Bid Status: Expected to submit bid.
- Peter O’Malley
Profile: Former Dodgers owner sold team for $311 million to Fox.
Net Worth: Not ranked on Angelenos list.
Bid Status: Told Los Angeles Times in October he would like to be part of ownership team, but hasn’t surfaced yet as part of bid.
- Disney Family and Stanley Gold
Group Profile: Gold is chief executive of Disney family’s investment company, Shamrock Holdings.
Net Worth: Disney heirs have slipped off Angelenos list.
Bid Status: Shamrock confirmed this month that it was in talks to form investment team to place bid.
- Fred Claire/BCH 99
Group Profile: Former Dodgers General Manager Claire was with Dodgers organization for over 30 years. Leading team is Ben Hwang, former Dodgers batboy who became senior executive at Carlsbad biotechnology company Life Technologies Corp. Also on team: former Oakland Athletics President Andy Dolich, former Forum Sports Entertainment President Joe Heitzler and sports production company executive Paul Kalil, as well as Charles Lee, partner in the Nixon Peabody LLP law firm in Boston. Investment group named BCH 99.
Net Worth: None on Angelenos list.
Bid Status: Expected to submit bid.
- Tom Barrack Jr.
Profile: Founder and chief executive of Santa Monica-based private-equity real estate firm Colony Capital and savvy real estate investor. Colony formerly controlled French soccer club Paris Saint-Germain. Barrack offered financing package to McCourt in June but McCourt rejected offer.
Net Worth: No. 32 on Angelenos list with estimated net worth of $1.38 billion.
Bid Status: Los Angeles Times reported this month that Barrack was “interested in pursuing the Dodgers.” Has not been named as part of any bidding team.
- Ron Burkle
Profile: Billionaire supermarket magnate who owns L.A.-based Yucaipa Cos. private-investment firm; was said to be in running when Fox put team up for sale in 2004. Co-owner of NHL’s Pittsburgh Penguins.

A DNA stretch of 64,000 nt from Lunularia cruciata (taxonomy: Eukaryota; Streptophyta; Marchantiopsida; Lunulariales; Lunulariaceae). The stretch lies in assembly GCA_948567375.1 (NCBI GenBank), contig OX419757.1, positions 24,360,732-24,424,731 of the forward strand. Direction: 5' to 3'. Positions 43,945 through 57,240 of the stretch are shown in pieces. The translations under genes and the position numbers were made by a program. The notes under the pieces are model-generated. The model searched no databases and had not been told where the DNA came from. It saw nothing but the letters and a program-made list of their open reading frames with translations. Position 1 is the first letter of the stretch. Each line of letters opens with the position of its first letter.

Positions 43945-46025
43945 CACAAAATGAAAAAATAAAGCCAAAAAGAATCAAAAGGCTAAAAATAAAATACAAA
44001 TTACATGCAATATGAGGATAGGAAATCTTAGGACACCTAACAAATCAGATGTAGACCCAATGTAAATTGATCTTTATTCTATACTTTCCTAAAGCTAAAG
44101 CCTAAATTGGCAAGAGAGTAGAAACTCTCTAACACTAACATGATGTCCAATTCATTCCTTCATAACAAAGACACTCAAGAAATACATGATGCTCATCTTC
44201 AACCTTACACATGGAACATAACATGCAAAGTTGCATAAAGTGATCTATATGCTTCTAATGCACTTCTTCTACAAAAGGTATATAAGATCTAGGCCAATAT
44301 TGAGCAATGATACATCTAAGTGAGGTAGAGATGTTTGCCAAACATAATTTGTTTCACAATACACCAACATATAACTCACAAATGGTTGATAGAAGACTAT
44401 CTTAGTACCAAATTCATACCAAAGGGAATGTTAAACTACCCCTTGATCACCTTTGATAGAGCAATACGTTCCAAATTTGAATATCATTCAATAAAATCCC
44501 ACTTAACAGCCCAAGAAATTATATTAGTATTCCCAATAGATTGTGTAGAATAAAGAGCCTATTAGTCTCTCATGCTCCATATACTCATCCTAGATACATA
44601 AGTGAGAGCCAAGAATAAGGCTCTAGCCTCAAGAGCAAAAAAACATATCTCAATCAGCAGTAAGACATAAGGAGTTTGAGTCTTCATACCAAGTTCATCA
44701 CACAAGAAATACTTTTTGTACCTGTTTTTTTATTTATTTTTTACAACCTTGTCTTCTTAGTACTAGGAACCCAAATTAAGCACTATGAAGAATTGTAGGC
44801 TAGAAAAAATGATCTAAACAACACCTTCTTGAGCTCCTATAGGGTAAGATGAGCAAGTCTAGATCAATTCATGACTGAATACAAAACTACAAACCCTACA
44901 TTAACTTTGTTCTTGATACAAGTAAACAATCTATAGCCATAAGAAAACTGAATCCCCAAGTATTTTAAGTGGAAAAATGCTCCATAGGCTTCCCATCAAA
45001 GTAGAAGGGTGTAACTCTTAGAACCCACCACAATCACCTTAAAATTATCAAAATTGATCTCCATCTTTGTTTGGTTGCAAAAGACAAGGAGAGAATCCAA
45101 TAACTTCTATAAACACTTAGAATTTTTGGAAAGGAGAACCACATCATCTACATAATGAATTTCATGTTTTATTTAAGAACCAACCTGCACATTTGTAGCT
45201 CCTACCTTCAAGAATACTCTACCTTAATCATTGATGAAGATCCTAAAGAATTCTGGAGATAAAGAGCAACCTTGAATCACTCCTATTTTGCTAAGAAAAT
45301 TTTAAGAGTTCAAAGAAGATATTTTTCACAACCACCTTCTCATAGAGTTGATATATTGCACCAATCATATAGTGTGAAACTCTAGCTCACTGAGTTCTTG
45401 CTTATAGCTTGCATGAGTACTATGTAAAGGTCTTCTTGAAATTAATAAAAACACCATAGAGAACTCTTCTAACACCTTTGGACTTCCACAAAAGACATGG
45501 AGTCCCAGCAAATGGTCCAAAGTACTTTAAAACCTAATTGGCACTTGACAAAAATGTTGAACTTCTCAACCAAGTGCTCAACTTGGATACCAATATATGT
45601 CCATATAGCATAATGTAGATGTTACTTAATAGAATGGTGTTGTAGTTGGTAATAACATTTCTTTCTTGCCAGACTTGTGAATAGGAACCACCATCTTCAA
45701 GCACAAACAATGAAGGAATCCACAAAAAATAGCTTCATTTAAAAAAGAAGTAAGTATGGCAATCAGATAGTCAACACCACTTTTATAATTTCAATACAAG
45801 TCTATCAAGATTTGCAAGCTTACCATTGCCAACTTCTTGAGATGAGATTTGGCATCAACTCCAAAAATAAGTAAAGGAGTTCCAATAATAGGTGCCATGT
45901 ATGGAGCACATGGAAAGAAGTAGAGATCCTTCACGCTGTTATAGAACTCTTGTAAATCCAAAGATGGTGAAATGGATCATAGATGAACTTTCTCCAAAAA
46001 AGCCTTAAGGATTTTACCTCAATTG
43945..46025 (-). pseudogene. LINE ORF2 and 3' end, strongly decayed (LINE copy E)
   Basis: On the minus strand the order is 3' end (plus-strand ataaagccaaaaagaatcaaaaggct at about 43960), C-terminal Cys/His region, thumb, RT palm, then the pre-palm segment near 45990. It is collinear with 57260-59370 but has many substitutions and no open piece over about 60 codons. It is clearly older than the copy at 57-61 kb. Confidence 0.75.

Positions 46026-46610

Net Worth: Burkle ranked No. 5 on the Angelenos list with
estimated net worth of $4.3 billion.
Bid Status: Sent out e-mail statement in November saying he “would be proud to be part of (the team’s) future,” but has not publicly joined bidding group.
- Eli Broad
Profile: Billionaire philanthropist who co-founded KB Home and grew SunAmerica into insurance giant, has put his stamp on downtown Los Angeles. Put in last-minute offer to buy Dodgers from Fox in 2004.
Net Worth: Broad ranks No. 2 on the Angelenos list with estimated net worth of $6.3 billion.
Bid Status: Though his name has surfaced frequently as potential bidder, has not publicly indicated he plans to participate in bid.
- Alan Casden
Profile: Beverly Hills billionaire developer bid for the Dodgers in 2003 but bid rejected as his firm was investigated for illegal campaign contributions; one company executive and 13 subcontractors were ultimately indicted. Recently, Casden has suffered setbacks, losing control of several properties while locked in dispute with his business partners.
Net Worth: Ranked No. 12 on Angelenos list with net worth estimated at $2.6 billion, but since then his net worth has declined.
Bid Status: Los Angeles Times reported this month that Casden’s name has been submitted to Major League Baseball for consideration in the bidding process.
Other Potential Bidders:
Oracle Corp. Chief Executive Larry Ellison, No. 3 on the Forbes 400 list, with estimated net worth of $33 billion.
Hedge fund manager Steven Cohen, No. 35 on the Forbes 400 list, with estimated net worth of $9.3 billion. In partnership with Steve Greenberg.
Paychex founder Tom Golisano, with estimated net worth of $1.3 billion.
Dallas Mavericks owner Mark Cuban, No. 171 on Forbes 400 list, with estimated net worth of $2.3 billion.